The protagonist in your story has waited all week for a check to come in the mail. Now they open up their mailbox, spy an envelope that looks promising, and eagerly tear it open to discover the exact bill they didn’t want to see. Argh and hello, cursed daggers of irony.
(Okay, maybe that last sentence is a bit dramatic, but so are many of the writerly applications of irony. Gird thyself.)
Widespread but widely misunderstood, irony turns an audience’s expectation on its face. Irony can be sad, comical, or both, and it’s commonplace in storytelling and conversation. If you’re alive to it, you can also find irony quietly running through daily life.
There are several different types of irony a crafty writer has at their disposal. Below, we’ll unpack definitions and examples of three main kinds you’re likely to come across or employ in your own writing: verbal irony, dramatic irony, and situational irony.
What is verbal irony?
Verbal irony is when what’s said and what’s clearly meant are at odds, subverting expectation.
This sometimes overlaps with sarcasm, but not always. Consider the moment in Star Wars: The Empire Strikes Back when Princess Leia and Han Solo kiss goodbye: Leia says “I love you,” only for Han to respond “I know,” tweaking the expectation he might say something more heartfelt and reassuring. It’s verbal irony, but sarcasm it ain’t.
By contrast, sarcasm is often humorous or biting, as when Helena Bonham Carter’s character in Fight Club remarks “I got this dress at a thrift store for one dollar,” and the antihero played by Edward Norton replies, “It was worth every penny.”
Other forms of verbal irony include overstatement and understatement. For instance, in Shakespeare’s Hamlet, when asked where Polonius is, Hamlet answers, “…if you find him not in this month, you shall nose him as you go up the stairs into the lobby… He will stay till ye come.” This is our sad, vengeful boy’s understated way of saying Polonius is slain.
Did we mention that irony is always fun and hilarious? (Ironic overstatement.)
One last key characteristic of verbal irony: It’s always intentional on the part of the characters. Not so with the next two types we’ll discuss.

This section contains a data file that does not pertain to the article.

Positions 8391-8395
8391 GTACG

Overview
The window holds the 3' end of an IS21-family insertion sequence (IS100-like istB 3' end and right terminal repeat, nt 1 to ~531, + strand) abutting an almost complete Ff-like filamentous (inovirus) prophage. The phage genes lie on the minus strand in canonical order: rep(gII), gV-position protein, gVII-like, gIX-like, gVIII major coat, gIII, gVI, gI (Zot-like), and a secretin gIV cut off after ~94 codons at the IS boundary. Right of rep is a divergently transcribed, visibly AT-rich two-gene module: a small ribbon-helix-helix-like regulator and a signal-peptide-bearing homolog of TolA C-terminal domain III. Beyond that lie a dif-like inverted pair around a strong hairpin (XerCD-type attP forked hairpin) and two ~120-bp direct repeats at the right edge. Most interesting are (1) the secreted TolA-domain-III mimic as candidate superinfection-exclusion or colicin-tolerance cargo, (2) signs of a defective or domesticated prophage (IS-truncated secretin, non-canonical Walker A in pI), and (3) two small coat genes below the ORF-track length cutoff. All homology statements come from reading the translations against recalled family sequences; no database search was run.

What is situational irony?
Situational irony plays with the audience’s expectations of things either because something doesn’t end up happening or because its opposite happens.
For an illustration from Romeo and Juliet, look no further than, well, all of it. The situation at the jump concerns two families feuding so hard they literally draw swords on each other in the street. The central conflict then kicks into higher gear when our eponymous star-cross’d lovers have the ghastly misfortune to, well, notice and like each other.
Another brutal example would be Flannery O’connor’s short story “A Good Man Is Hard to Find,” in which a grandmother urges her road-tripping family to avoid Florida altogether, because a murderer known as the Misfit was last spotted there. Later the grandmother suggests a detour that, alongside an unfortunate incident involving a cat she insisted on bringing, launches the family straight into an encounter with that very same murderer.
>>READ MORE: How to Write a Persuasive Essay
What is dramatic irony?
Dramatic irony takes advantage of gaps between what the audience knows and what the characters know, so while we can recognize something said or done is mistaken, they can’t.
This can be painful to observe, as in the opening of Celeste Ng’s debut novel, Everything I Never Told You. It provides such a sad, remarkable example it’s worth block quoting:
Lydia is dead. But they don’t know this yet. 1977, May 3, six-thirty in the morning, no one knows anything but this innocuous fact: Lydia is late for breakfast. As always, next to her cereal bowl, her mother has placed a sharpened pencil and Lydia’s physics homework, six problems flagged with small ticks.
Oof. Compelling stories bear no obligation to be fun, and in this respect, dramatic irony can be a powerful instrument.
What other types of irony exist?
Escalating upon and overlapping with dramatic irony, we also have tragic irony. Returning to Romeo and Juliet, an example of this occurs near the end when, as the audience, we know Juliet is merely dozing, but Romeo does not, and the play’s signature tragedy ensues.
Lastly, we’ll cover “cosmic irony,” a flavor of situational irony. If you’ve ever felt like the universe was playing a joke on you, that’s how characters experience cosmic irony.
Consider the paleontologist at the center of Jurassic Park. His aversion to children is demonstrated early and often, only for the whims of fate (or in this case Steven Spielberg and one very large dinosaur) to later find him sweetly nestled in a tree with the two kids he’s protecting while one tells corny jokes.
So where is a writer in need of a break from irony to turn? Sincerity—when you boldly cow to expectations with no funny business or clever words that don’t mean what they say, instead simply giving the people what they want.
We hope we’ve achieved that here. Sincerely.